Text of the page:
10 Old Movies That Somehow Didn't Get Ruined by Time (Surprising, Right?)
Though they may have been shadowed by box office giants, these oldies still shimmer with timeless radiance.
1. Blue Velvet (1986) Directed by David Lynch
When Jeffrey Beaumont finds a severed ear in a field, it unravels a tale of intrigue, obsession, and darkness in a seemingly pristine town. It's Lynch at his most Lynchian – disturbing yet captivating. Kyle MacLachlan's naivety collides with Isabella Rossellini's mysterious allure. With an Academy Award nomination for Best Director, Lynch proved he could juxtapose suburbia and sinister with eery ease. Dive in, but be prepared – beneath the velvety blue, depths can be murky.
2. Local Hero (1983) Directed by Bill Forsyth
When an American oil company sends a representative, Mac, to a quaint Scottish village to secure property rights, the script seems straightforward. Yet, Mac is drawn into the local culture, feeling the alluring pull of both the people and their ethereal landscapes. The contrast between the big corporate mission and the simplicity of local life interweaves drama and humor.
Peter Riegert plays Mac with sensitivity, while Burt Lancaster's role as the oil magnate reminds us of the larger forces at play. The soundtrack by Mark Knopfler is simply hypnotic. Forsyth's direction – a work of art! And yet, the question lingers: does progress always mean change?
3. Repo Man (1984) Directed by Alex Cox
Punk rock and science fiction collide as Emilio Estevez's character is introduced to the world of car repossession. Enter a Chevy Malibu with a trunk holding something... otherworldly. The film takes us on an odyssey, juxtaposing the mundane with the truly bizarre. Estevez, still fresh in Hollywood, delivers a rebellious portrayal. Cox's cult classic dared to defy genre boundaries, creating a mishmash masterpiece. There are ups, there are downs, but trust me, you won't forget that glowing trunk.
4. The Last Emperor (1987) Directed by Bernardo Bertolucci
Capturing the life of Pu Yi, China's last monarch, Bertolucci paints a vast canvas of change, from palatial grandeur to stark simplicity. As the young emperor revels in his opulence, little does he know the tumultuous journey that lies ahead. John Lone as Pu Yi traverses the narrative seamlessly, while Joan Chen's performance is stellar.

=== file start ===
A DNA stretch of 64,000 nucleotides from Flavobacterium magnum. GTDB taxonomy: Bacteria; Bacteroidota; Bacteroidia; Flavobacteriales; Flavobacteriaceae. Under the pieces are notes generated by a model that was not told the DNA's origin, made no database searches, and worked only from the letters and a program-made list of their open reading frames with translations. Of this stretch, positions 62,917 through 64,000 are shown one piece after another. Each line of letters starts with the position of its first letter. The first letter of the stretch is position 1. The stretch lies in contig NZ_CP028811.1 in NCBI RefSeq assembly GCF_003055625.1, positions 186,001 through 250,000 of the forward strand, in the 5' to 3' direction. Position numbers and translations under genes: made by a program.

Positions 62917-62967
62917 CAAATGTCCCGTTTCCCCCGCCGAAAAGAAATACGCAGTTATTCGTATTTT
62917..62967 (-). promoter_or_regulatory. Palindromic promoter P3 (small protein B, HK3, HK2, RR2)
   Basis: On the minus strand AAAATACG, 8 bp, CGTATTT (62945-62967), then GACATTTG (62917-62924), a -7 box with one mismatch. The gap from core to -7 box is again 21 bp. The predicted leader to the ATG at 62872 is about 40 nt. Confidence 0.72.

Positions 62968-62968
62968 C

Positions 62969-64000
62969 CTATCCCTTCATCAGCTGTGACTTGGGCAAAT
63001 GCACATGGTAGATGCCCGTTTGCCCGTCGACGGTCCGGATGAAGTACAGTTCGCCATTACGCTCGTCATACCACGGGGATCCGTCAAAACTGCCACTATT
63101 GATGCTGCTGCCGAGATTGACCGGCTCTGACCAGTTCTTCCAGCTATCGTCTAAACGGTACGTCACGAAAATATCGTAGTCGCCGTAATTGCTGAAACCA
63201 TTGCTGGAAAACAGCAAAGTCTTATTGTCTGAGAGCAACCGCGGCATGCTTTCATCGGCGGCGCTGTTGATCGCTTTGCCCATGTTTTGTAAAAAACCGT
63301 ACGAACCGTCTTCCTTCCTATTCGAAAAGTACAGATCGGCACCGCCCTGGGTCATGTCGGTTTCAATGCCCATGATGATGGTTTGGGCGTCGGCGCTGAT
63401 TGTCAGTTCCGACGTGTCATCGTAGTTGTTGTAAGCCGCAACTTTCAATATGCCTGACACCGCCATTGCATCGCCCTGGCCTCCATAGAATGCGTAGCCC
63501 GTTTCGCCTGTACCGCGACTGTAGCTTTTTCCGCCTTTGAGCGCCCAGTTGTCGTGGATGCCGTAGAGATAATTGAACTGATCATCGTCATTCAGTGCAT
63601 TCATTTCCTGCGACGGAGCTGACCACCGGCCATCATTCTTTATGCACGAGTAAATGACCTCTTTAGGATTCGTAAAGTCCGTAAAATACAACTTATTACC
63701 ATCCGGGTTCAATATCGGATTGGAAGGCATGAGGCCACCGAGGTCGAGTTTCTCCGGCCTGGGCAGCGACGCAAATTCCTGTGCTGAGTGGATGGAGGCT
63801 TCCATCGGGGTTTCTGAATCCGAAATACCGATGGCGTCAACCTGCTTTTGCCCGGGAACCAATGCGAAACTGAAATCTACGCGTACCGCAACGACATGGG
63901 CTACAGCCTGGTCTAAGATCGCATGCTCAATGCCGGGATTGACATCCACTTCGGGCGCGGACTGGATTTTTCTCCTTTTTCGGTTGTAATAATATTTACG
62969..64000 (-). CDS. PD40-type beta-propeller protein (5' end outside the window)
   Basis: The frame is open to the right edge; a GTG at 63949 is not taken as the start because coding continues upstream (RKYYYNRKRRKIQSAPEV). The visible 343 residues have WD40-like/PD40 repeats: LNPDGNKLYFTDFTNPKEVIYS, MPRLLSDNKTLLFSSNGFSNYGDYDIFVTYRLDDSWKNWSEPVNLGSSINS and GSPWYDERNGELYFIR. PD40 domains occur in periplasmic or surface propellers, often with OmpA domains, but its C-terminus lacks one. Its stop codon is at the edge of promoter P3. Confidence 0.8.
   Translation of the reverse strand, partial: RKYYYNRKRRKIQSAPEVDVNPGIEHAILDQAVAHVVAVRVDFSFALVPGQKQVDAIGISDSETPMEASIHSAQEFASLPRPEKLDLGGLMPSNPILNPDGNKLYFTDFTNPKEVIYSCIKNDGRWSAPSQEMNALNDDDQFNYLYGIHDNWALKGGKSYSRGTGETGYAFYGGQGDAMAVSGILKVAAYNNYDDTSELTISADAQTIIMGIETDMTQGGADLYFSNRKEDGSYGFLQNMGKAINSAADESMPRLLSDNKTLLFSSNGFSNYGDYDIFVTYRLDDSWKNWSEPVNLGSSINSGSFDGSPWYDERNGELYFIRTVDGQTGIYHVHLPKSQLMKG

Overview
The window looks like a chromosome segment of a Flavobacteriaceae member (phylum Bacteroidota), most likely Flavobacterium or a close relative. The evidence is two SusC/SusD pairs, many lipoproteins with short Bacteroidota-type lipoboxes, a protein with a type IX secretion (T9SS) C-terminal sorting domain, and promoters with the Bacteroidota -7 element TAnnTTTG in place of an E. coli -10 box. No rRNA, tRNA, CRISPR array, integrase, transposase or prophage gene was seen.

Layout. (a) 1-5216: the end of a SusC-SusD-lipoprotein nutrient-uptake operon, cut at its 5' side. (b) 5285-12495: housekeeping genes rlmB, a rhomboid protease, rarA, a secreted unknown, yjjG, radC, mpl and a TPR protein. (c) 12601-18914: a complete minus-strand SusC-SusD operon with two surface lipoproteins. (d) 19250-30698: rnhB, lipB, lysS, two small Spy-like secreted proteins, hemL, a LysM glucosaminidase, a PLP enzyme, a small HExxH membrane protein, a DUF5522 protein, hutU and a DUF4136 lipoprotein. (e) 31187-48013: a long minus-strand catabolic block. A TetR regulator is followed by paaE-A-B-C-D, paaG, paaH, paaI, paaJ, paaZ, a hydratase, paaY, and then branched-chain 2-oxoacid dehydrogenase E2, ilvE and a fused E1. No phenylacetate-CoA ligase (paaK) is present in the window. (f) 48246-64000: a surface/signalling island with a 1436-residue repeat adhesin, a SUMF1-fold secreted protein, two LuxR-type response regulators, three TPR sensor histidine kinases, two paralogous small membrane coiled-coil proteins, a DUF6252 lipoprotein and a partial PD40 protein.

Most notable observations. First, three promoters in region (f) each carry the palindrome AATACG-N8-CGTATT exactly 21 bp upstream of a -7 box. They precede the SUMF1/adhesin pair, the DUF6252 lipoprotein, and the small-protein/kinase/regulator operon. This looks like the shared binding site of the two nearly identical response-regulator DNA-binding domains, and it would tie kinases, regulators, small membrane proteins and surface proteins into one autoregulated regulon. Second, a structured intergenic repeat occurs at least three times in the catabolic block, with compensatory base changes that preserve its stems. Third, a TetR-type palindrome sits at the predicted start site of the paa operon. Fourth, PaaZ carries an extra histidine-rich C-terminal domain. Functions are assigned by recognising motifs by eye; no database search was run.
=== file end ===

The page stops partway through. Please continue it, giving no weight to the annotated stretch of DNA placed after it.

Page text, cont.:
Filmed in the Forbidden City, its cinematography is breathtaking. This historical piece did justice to its grandeur by snagging nine Oscars, including Best Picture. Though majestic, it's a stark reminder: empires can crumble, but humans endure.
5. My Dinner with Andre (1981) Directed by Louis Malle
It's just a dinner conversation between old friends. Yet, beneath the surface of Wallace Shawn and Andre Gregory's discourse lies a deep exploration of life's philosophies. Simple yet profound, passive yet vibrant. The film pivots on the nuances of dialogue and delivery. A heavy reliance on narrative might deter some, but the sheer brilliance of their conversation, scripted by Shawn and Gregory themselves, is captivating. Malle's genius shines through simplicity. After all, some of the best stories are told over dinner, aren't they?
6. The Adventures of Buckaroo Banzai Across the 8th Dimension (1984) Directed by W.D. Richter
Neurosurgeon, rock star, and physicist – meet Buckaroo Banzai. When an experiment goes awry, it alerts an alien race from the 8th dimension. It's zany, unexpected, and a delightful product of its time. Peter Weller's performance? Eclectically brilliant. Richter gives us a film that could easily be labeled as chaotic, but its charm lies within its unapologetic wild ride. A cult classic that reminds us: movies don't always have to make sense to make a statement.
7. The Secret of NIMH (1982) Directed by Don Bluth
In a world beneath our feet, Mrs. Brisby, a timid field mouse, seeks to save her ill son. But intertwined is the legacy of NIMH, a mysterious institute with dark experiments. An animated marvel, this movie unspools layers deeper than most kids' films of the era. Elizabeth Hartman voices Mrs. Brisby with a fragile strength. Don Bluth, after leaving Disney, demonstrated he could craft narratives equally enchanting and dark. A journey of courage and conspiracy – proving heroes come in all sizes.
8. After Hours (1985) Directed by Martin Scorsese
A casual date spirals into an absurdly long night for Paul Hackett in downtown Manhattan. The city's nocturnal side serves up odd characters, inexplicable scenarios, and a relentless series of misadventures. Griffin Dunne delivers a dizzying portrayal of desperation and confusion. Scorsese, often associated with gritty gangster films, takes a detour into the realm of dark comedy. The Big Apple's chaos has never been portrayed quite like this before. Unpredictable and bizarre, it's a testament: every night has its dawn.
9. Wings of Desire (1987) Directed by Wim Wenders
Above the cityscape of Berlin, two angels observe and console the humans below. But when one, played by Bruno Ganz, falls for a mortal, the ethereal meets the earthly. It's a poetic journey of love, longing, and sacrifice. With a plot as delicate as gossamer, the monochromatic scenes evoke an otherworldly beauty. Wenders crafts a piece that's visually and philosophically sumptuous. For those who believe love knows no bounds, this one's for you.
10. Withnail and I (1987) Directed by Bruce Robinson
Set against a dreary 1969 London, two unemployed actors embark on an ill-fated vacation in the Lake District. The escapade that follows, riddled with booze, rain, and uninvited advances, is as hilarious as it is bleak. Richard E. Grant and Paul McGann's chemistry is pure cinematic gold. Robinson's directorial debut might have initially been overlooked, but has since carved out a spot in British cult cinema. An ode to the end of an era, it whispers: even in chaos, there's camaraderie.